• I really dig how it auto-fills password forms for you without even a button press or keyboard shortcut (in most situations).
  • The software serials that I had in 1Password don't seem to have imported well. There are entries for them, but all of the useful information (license number, amount paid, date purchased, etc) are lost. They end up in the "form fill profiles" section.

It's only been a day. We'll see how I feel about it in a week/month/year. Maybe I'll follow up further down the road.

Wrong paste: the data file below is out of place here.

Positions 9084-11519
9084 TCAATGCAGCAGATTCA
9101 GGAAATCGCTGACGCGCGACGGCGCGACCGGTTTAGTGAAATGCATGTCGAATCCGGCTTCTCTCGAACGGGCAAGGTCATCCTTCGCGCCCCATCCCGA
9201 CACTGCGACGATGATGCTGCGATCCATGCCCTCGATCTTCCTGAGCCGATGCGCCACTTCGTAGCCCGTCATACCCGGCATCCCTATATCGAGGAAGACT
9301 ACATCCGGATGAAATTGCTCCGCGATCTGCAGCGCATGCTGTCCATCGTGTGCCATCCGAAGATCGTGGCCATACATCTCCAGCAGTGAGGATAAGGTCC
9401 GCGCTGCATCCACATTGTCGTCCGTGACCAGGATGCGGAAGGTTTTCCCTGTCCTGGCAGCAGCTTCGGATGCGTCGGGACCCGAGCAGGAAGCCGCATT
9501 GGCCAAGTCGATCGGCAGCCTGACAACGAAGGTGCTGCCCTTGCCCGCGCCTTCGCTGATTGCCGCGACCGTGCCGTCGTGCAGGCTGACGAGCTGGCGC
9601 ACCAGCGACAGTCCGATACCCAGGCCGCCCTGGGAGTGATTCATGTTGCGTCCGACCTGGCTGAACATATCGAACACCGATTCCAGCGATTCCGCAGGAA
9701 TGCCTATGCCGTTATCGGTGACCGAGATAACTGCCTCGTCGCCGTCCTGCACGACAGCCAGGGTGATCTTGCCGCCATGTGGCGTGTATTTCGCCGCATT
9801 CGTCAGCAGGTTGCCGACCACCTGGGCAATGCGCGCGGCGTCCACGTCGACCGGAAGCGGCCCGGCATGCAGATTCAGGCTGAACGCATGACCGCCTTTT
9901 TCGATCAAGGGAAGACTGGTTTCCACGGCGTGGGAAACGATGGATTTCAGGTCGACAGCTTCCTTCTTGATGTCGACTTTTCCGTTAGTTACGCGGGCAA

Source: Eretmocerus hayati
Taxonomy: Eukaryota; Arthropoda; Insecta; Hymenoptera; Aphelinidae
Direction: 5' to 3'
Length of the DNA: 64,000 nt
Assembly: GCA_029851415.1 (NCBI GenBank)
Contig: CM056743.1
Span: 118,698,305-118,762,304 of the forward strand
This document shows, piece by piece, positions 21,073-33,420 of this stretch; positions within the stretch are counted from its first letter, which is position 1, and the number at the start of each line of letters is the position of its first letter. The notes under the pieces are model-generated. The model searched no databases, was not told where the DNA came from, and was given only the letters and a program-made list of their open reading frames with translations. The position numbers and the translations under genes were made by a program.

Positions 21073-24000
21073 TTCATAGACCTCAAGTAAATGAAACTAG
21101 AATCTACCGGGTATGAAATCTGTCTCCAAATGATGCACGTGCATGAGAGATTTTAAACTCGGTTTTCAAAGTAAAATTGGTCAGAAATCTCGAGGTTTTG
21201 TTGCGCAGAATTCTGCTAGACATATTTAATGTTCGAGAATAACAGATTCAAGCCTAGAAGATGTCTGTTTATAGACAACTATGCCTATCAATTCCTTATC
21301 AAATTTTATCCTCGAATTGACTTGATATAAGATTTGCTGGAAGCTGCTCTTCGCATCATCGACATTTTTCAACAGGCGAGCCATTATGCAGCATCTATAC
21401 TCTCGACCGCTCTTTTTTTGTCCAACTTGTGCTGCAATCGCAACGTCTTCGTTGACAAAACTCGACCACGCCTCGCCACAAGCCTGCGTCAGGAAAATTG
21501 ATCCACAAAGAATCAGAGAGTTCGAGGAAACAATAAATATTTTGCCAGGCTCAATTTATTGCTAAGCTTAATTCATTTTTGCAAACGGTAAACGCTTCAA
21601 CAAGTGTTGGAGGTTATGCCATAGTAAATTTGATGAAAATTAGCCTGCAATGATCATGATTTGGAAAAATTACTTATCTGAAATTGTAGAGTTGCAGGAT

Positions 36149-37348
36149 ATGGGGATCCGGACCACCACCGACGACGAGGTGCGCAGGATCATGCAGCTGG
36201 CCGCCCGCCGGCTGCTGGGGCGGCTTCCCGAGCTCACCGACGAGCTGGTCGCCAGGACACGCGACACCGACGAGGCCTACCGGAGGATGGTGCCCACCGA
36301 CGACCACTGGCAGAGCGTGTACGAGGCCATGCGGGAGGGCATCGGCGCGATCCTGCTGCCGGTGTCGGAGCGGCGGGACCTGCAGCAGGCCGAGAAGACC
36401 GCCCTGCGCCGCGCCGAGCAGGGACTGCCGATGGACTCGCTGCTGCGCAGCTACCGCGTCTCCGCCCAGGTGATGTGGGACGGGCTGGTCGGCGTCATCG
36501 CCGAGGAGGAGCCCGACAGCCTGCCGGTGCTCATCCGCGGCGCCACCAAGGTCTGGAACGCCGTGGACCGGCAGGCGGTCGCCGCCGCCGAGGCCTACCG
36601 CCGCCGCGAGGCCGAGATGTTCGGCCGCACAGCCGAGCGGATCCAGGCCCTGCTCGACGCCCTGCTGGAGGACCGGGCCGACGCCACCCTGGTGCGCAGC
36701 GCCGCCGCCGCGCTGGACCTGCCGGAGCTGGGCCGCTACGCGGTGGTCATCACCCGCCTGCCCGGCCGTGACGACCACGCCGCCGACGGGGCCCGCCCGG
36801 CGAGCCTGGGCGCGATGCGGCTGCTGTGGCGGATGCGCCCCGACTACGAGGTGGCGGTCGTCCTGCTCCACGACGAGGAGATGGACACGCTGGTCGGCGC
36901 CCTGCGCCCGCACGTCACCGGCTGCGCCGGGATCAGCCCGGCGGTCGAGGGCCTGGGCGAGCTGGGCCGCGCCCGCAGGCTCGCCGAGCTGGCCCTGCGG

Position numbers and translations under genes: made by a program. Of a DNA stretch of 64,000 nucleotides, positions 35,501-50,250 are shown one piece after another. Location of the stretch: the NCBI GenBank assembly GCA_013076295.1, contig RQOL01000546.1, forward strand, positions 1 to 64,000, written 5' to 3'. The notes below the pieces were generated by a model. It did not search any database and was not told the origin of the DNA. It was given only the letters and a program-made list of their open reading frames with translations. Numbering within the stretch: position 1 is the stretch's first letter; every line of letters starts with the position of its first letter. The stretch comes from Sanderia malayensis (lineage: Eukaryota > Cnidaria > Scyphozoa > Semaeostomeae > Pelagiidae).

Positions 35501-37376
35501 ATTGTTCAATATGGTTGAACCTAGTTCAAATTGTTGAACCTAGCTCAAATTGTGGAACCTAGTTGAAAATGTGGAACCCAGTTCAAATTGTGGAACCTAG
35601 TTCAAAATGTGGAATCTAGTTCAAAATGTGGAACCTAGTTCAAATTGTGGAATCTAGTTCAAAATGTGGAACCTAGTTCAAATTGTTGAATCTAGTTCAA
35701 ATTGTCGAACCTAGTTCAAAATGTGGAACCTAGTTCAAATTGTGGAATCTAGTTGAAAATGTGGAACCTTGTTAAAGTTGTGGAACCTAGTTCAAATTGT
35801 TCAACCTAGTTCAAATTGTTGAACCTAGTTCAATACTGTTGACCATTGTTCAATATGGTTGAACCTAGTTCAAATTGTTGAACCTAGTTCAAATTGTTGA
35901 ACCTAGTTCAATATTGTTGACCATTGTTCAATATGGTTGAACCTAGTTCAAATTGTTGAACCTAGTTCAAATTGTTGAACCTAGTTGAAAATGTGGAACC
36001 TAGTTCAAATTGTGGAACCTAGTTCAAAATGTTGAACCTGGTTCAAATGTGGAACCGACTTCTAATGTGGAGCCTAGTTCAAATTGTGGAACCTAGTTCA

23 responses:

Adam

Adam

This morning I was dismayed to find that the Android app for LastPass costs $1/month. That may be enough to convince me to look at other solutions. We'll see...
Todd Rafferty

Todd Rafferty

Just a reminder about http://keepass.info/ - and, the android app is free. Should have got worked hooked on that one instead so you didn't have to break from your personal preference. ;)
Nik

Nik

Thanks for sharing your experience, Adam. Being able to selectively share data (with colleagues, family members, students in a classroom, etc.) is one of our top requests. It's something that we're mulling over for future implementation, but I don't have a timeframe for when it'll be possible.